GREENSBORO — When the executive director’s post at Community Theatre of Greensboro opened twice in 2017, Rozalynn “Roz” Fulton opted not to apply.
Fulton enjoyed working as CTG’s education director, overseeing theater summer camps for children, classes for children and adults and opportunities to perform.
But there was no one ready to take her post. So although the board encouraged her to seek the top job, Fulton said, she felt the timing wasn’t right.
Then after Jody Cauthen left as executive director in late May, Fulton and the board agreed that Fulton’s time had come.
With staffer Nikki Philbrick ready to assume more of Fulton’s education duties, the board promoted Fulton to executive director last week.
Fulton, 42, was interim executive director briefly after Cauthen’s departure for a job at Triad Stage.
She has worked at CTG for nearly 19 years, first as administrative assistant. She worked under longtime executive director Mitchel Sommers, until he asked in 2017 to move into a new role supporting the artistic side.
Fulton now leads a 70-year-old nonprofit community organization that produces plays at its own Starr Theatre at 520 S. Elm St. and at the nearby Carolina Theatre, home to its popular annual production of “The Wizard of Oz” in November.
“It will be some change of job responsibilities,” Fulton said. “But I have always loved this community and what CTG offers and the opportunities we give people. ... This is where I see myself taking charge and leading this wonderful organization.”
This year, CTG will celebrate its 70th season and the 25th anniversary of “The Wizard of Oz.”
“We could think of no better person to lead us into that year than someone who has been a part of CTG for nearly 20 years,” board President Doug Heberle said.
A graduate of N.C. A&T, Fulton joined CTG in 2000. She took over its education department in 2005, just as the board adopted a new mission statement, “Bringing our diverse community together to learn about, experience, and celebrate the joys of theater.”
“Roz took that mission statement to heart and made sure it was at the foundation of all CTG’s youth programming,” board member Eleanor Schaffner-Mosh recalled. “She expanded CTG’s educational focus enormously and made sure that CTG really was as inclusive as the aspirational mission statement proclaimed.”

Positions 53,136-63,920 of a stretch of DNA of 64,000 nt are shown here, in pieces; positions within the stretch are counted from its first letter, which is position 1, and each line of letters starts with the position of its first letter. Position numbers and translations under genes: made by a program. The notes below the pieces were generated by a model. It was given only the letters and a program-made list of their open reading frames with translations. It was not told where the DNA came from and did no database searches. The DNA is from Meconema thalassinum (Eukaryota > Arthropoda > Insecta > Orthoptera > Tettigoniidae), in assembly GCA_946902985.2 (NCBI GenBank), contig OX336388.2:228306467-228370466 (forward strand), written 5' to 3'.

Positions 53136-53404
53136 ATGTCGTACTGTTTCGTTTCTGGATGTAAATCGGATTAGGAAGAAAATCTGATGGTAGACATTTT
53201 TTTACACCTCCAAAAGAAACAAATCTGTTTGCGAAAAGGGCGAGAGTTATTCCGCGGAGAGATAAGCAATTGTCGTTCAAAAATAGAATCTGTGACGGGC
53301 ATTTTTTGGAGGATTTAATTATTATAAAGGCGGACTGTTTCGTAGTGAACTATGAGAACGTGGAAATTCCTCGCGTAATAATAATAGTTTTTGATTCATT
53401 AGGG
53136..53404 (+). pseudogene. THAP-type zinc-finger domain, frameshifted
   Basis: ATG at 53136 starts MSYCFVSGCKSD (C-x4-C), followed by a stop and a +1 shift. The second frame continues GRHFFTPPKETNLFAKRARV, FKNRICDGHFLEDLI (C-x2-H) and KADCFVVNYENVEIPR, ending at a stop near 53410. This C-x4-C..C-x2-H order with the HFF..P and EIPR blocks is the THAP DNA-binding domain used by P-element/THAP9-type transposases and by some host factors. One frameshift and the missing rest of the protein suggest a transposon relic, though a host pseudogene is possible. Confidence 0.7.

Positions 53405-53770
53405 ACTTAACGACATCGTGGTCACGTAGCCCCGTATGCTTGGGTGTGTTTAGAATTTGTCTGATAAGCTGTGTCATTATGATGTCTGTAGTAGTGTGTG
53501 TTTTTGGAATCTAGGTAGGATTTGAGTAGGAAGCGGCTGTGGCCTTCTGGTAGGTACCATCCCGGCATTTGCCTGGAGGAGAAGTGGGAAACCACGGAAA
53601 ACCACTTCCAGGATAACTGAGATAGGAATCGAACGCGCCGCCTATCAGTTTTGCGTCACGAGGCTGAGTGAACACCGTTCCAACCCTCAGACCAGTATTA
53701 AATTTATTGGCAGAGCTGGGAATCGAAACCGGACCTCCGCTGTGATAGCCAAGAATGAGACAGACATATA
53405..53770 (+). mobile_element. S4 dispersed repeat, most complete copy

Its educational programs now serve 2,000 to 2,500 people each year.
Fulton brings a broad base of support and contacts within the community and with theater organizations around the country, Heberle said.
She takes its Centerstage Youth Performing Group to the annual Junior Theatre Festival in Atlanta, where they win awards in national competitions.
She is well-known at Music Theatre International, Heberle said. One of the world’s leading theatrical licensing agencies, MTI grants theaters the rights to perform musicals from Broadway and beyond.
CTG operates with an $825,000 annual budget and a staff of three full-time and three part-time employees.
Sommers ran the organization for more than 27 years. He was succeeded in 2017 by Austin Petty, who stepped down and was replaced by Cauthen.
Fulton said she had hesitated then to become executive director because she didn’t want the education department to be neglected.
That was before she hired Philbrick a year ago as her assistant.
“Now is a good time for me to move into this position because we have the proper staff in place,” Fulton said.
More staff positions will be announced in the future to support Fulton, Heberle said.
Sommers, who now serves as theater consultant, is particularly pleased with Fulton’s appointment.
To him, Fulton is like a daughter. “I’ll be very excited to help her in any way I can,” he said.
“She understands how the organization works,” Sommers said, “and CTG cannot survive and thrive without someone at the helm who lives and breathes CTG with love and passion.”